Ask / Submit
44

Credential storage security issues

asked 2014-01-17 13:35:58 +0200

benthor gravatar image

updated 2014-01-20 13:12:34 +0200

lk gravatar image

So, I got my Jolla yesterday and within 5 minutes I had to discover that my email/XMPP passwords are stored in plain form inside a user-readable file with no security measures to speak of. It goes without saying that for many nerds (the core clientele of Jolla at this point), this is a big concern.

I'd like to get a discussion going about how to approach this problem. Mer and nemo have inherited a rather dated libsignon/libaccounts from the days of meego along with the security issues mentioned. According to people on the #mer IRC channel "it's a huge pain" anyway, so why not go ahead and drop it in favor of something else.

One easy solution to the problem could be a simple (fuse) filesystem that offers a different view to each service accessing it. (Along the lines of how Plan9 exposes different resources to each process for those who are familiar with that approach.) Programs and Apps already know how to read and write files, so there would be no added complexity on the application side. The OS just transparently provides a unique directory for each process to write its sensitive data to while its contents remain invisible to any other process. The contents of those directories can be stored in a suitably encrypted container in the back-end, unreadable by anyone except the file system process.

(Something like this might even be a decent starting-point for proper application sandboxing which currently is also not in place.)

Another solution might be a simple socket API with suitable crypto-container in the back-end (unlocked at boot-time). Something like a kwallet keyring or similar. Personally, I am not too fond of such dedicated APIs, but this approach shouldn't go unmentioned either.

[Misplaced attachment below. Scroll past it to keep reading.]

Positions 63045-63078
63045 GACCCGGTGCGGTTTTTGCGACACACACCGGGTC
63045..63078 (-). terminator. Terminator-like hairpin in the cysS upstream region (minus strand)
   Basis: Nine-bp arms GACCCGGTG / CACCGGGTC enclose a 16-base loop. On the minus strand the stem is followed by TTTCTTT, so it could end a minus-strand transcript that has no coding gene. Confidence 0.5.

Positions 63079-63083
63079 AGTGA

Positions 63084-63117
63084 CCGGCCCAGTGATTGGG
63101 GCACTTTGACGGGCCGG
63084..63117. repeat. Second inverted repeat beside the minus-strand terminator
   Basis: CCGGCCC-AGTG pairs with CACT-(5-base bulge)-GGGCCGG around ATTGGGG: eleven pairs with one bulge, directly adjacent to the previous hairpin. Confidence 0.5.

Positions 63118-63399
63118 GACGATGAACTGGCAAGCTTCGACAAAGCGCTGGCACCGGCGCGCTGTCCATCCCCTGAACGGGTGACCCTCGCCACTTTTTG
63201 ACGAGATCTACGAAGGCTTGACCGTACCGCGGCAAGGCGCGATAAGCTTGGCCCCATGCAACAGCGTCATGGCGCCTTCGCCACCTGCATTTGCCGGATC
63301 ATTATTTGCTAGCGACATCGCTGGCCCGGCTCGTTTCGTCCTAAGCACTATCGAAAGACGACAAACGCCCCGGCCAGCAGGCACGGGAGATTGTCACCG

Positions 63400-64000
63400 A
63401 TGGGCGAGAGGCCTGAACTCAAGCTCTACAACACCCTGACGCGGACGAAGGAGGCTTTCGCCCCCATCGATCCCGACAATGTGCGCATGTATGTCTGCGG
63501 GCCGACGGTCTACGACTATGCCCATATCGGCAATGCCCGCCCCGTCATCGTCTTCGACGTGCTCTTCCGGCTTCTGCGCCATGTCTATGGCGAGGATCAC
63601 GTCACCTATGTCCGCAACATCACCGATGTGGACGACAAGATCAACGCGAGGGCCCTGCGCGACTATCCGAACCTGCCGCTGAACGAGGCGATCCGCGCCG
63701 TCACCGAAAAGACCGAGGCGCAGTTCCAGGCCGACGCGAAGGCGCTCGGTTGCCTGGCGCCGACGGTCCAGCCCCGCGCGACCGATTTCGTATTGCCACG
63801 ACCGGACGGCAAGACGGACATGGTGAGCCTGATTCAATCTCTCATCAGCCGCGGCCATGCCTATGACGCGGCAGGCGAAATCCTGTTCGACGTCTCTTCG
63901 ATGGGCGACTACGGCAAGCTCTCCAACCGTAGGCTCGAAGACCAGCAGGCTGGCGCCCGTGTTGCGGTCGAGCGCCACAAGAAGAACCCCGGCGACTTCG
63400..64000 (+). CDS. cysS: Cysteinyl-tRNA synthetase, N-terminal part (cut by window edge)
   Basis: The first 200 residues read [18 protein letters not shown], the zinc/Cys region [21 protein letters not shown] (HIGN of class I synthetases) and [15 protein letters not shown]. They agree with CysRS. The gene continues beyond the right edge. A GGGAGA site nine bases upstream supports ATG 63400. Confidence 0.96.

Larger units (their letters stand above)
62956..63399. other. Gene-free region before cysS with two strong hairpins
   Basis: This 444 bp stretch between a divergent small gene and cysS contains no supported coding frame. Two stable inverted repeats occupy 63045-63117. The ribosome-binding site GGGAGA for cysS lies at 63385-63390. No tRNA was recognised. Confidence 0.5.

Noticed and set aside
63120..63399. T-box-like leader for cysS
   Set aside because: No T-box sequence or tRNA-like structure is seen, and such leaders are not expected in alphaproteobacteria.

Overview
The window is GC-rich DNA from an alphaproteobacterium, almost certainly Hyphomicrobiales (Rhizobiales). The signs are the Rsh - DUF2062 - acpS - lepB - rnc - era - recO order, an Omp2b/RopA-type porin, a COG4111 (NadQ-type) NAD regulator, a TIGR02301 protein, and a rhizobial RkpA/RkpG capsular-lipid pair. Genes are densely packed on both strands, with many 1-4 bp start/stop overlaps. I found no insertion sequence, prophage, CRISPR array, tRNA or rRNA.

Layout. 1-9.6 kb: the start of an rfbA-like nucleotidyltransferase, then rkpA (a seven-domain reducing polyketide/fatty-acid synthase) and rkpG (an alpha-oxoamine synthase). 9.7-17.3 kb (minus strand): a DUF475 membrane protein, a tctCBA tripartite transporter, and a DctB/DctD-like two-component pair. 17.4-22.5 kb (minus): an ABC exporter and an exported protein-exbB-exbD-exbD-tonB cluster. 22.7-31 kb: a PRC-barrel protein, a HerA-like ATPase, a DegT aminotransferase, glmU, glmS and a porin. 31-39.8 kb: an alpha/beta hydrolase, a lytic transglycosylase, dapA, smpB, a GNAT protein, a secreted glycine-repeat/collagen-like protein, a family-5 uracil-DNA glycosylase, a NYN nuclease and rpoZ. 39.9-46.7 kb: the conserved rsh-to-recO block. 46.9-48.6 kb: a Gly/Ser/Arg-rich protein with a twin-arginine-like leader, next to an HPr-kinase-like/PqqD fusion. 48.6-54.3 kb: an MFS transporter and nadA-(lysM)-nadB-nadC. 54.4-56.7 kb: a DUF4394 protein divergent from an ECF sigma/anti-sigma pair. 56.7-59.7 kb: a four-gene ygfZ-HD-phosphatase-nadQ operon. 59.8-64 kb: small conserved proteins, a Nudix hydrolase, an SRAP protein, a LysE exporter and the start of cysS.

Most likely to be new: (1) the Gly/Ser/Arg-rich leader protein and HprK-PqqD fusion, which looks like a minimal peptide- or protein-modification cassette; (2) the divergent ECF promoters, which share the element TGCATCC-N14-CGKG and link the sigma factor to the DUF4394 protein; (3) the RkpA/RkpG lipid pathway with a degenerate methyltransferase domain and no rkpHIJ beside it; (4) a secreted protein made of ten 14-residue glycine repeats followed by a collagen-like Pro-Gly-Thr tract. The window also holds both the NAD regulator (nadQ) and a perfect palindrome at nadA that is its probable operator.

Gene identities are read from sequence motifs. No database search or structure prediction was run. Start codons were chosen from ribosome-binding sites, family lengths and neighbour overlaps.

So, what are your thoughts?

edit retag flag offensive close delete

Comments

agreed... it is never a good thing to store passwords in plain text... particularly if those files are not adequately protected from different user space applications. This got an up-vote from me.

roboro ( 2014-01-17 14:02:27 +0200 )edit

One easy solution to the problem could be a simple (fuse) filesystem that offers a different view to each service accessing it. [...] The contents of those directories can be stored in a suitably encrypted container in the back-end, unreadable by anyone except the file system process.

And we go back to Aegis.

javispedro ( 2014-01-24 20:20:51 +0200 )edit

2 Answers

Sort by » oldest newest most voted
6

answered 2014-01-17 14:03:04 +0200

lbt gravatar image

Firstly, thanks for asking about this and let me address a couple of points before there's any confusion.

The nature of these kinds of passwords means they need to be stored and sent in the clear over encrypted (ssl) channels. See https://developer.pidgin.im/wiki/PlainTextPasswords about why encrypting them isn't too sensible.

The accounts and credentials frameworks come from Nemomobile and are due to be updated; contributions there are welcome.

edit flag offensive delete publish link more
8

answered 2014-01-17 14:01:32 +0200

rainisto gravatar image

updated 2014-01-17 14:04:20 +0200

Thanks for the feedback and feature suggestions. We are working ways to improve the security (first small steps like protecting it under privileged group etc).

But there is also possibility to co-creation, if people in Mer and Nemo can come up with better working solution for example in some Nemomobile git project, then I don't see any obstacles to integrate that into device at some point.

edit flag offensive delete publish link more

Comments

In this case I suppose just making it group readable only by the accounts/signon processes would work... After all, in N9 world it was supposed to work this way.

javispedro ( 2014-01-24 20:22:53 +0200 )edit
Login/Signup to Answer

Question tools

Follow
8 followers

Stats

Asked: 2014-01-17 13:35:58 +0200

Seen: 467 times

Last updated: Jan 17 '14